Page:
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Habitat For Humanity Virginia Takes New Tack

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With the nation facing a serious shortage of affordable housing, Habitat for Humanity is stepping up its game with a new approach being tested in the Commonwealth.

In some parts of this country, land is cheap, but that's not the case everywhere. Take Charlottesville, the home of the University of Virginia. In 2000 in the city, you could get a buildable lot for about $10 - $13,000. By 2004 it was $80,000.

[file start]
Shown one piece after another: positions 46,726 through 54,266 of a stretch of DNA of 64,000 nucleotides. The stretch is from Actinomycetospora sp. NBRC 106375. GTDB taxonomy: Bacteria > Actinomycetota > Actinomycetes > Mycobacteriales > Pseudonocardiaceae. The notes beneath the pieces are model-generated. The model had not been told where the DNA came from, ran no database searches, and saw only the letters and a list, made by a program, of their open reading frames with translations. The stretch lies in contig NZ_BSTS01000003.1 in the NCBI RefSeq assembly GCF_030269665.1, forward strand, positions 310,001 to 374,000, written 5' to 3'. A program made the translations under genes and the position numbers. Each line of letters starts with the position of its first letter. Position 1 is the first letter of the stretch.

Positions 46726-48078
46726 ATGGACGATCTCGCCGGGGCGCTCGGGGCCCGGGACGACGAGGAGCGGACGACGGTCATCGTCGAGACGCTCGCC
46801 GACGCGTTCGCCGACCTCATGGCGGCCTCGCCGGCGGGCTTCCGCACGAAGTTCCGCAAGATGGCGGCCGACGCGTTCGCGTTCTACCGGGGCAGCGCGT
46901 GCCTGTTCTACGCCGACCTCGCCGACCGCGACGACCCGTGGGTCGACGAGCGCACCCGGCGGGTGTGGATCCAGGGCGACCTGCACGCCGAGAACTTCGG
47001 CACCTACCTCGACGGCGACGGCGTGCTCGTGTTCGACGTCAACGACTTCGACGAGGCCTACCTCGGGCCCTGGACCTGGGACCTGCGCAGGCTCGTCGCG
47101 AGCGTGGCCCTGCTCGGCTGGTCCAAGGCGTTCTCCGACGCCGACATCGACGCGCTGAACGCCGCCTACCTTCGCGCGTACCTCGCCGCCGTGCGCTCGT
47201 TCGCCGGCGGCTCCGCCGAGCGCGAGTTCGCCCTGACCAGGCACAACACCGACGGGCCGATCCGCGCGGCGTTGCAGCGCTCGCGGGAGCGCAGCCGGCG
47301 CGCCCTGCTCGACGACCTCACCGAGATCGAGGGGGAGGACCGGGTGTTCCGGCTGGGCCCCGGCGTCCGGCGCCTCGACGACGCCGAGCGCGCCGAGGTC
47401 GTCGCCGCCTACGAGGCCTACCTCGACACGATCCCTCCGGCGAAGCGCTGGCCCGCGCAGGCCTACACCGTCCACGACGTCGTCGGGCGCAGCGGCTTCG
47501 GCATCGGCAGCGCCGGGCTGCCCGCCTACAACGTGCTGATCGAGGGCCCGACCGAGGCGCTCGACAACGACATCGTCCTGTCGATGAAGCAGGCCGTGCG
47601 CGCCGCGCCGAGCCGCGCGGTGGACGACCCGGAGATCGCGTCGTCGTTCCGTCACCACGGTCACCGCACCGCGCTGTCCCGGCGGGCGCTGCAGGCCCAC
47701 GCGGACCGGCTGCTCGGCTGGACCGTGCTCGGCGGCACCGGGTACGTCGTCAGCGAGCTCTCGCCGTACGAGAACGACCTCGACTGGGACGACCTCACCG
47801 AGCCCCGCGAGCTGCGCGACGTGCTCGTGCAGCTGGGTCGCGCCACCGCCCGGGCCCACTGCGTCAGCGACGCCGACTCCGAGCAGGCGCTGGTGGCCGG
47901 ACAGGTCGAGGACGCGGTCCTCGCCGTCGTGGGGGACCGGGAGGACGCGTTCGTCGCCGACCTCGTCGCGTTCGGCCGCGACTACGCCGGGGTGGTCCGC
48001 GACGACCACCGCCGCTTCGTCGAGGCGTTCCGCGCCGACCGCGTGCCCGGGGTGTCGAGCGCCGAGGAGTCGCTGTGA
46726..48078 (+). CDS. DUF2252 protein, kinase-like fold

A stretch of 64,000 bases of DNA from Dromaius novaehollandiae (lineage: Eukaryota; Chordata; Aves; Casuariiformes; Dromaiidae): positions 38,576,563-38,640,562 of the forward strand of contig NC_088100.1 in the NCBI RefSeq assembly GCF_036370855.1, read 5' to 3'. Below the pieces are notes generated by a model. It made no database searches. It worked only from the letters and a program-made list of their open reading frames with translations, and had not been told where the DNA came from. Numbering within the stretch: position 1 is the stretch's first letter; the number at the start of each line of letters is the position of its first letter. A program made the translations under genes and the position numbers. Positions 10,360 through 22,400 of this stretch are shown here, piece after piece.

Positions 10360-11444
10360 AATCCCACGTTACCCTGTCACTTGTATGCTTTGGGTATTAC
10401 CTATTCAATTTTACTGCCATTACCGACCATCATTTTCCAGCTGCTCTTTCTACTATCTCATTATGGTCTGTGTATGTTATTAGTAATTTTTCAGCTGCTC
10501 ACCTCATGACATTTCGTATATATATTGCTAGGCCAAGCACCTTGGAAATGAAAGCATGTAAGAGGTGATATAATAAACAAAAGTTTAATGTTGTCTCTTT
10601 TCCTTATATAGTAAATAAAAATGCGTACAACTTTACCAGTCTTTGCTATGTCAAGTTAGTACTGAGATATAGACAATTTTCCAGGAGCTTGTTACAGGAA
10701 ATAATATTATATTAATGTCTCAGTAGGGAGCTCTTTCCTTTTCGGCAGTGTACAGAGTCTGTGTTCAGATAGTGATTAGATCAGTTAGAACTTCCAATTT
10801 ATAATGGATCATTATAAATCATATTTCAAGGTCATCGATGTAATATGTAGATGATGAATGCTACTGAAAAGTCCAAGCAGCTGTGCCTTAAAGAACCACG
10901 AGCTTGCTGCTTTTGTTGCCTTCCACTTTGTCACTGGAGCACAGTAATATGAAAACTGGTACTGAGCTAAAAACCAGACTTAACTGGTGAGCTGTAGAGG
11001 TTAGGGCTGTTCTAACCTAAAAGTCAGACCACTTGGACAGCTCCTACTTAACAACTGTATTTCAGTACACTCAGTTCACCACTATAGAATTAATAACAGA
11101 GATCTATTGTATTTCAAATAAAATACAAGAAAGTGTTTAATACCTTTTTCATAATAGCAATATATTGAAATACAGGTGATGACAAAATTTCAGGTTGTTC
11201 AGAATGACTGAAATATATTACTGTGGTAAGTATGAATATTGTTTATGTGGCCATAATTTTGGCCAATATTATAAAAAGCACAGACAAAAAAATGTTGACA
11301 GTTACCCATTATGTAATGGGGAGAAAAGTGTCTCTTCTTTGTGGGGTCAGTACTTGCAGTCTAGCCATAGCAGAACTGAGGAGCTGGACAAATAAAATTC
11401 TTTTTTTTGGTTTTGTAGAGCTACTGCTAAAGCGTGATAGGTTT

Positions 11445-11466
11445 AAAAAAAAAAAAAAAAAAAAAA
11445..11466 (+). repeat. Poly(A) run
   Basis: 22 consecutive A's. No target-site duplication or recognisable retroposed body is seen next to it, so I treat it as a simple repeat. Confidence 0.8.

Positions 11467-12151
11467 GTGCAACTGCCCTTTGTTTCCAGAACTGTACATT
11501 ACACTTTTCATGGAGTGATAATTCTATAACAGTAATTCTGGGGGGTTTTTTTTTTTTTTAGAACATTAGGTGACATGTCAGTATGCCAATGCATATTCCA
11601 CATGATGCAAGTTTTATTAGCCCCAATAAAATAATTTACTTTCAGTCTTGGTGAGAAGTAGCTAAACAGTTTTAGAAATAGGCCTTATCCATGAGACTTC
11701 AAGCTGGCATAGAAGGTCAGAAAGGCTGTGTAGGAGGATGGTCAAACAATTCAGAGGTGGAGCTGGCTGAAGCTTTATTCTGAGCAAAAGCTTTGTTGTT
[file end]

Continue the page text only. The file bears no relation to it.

So Dan Rosenswieg, Executive Director of Habitat in Charlottesville, says the group bought a small trailer park near the historic home of Thomas Jefferson, and announced plans to replace 23 aging mobile homes with 66 apartments and single-family houses. For the price they now pay to rent a trailer pad -- $240 a month -- current residents like Marian Dudley will get a brand new apartment.

 "I'm going to have a gorgeous view from up there at Monticello," says Dudley.

This is likely one of the first trailer park transformations in the country that, instead of displacing residents, welcomes them as the core of the new community.

The $12.5 million subdivision is going up in phases, so no one has to move out before a new home is ready. Rosensweig has offered to share blueprints and expertise with other Habitat affiliates and has already acquired the next property, a hundred acre trailer park with nearly 350 mobile homes.

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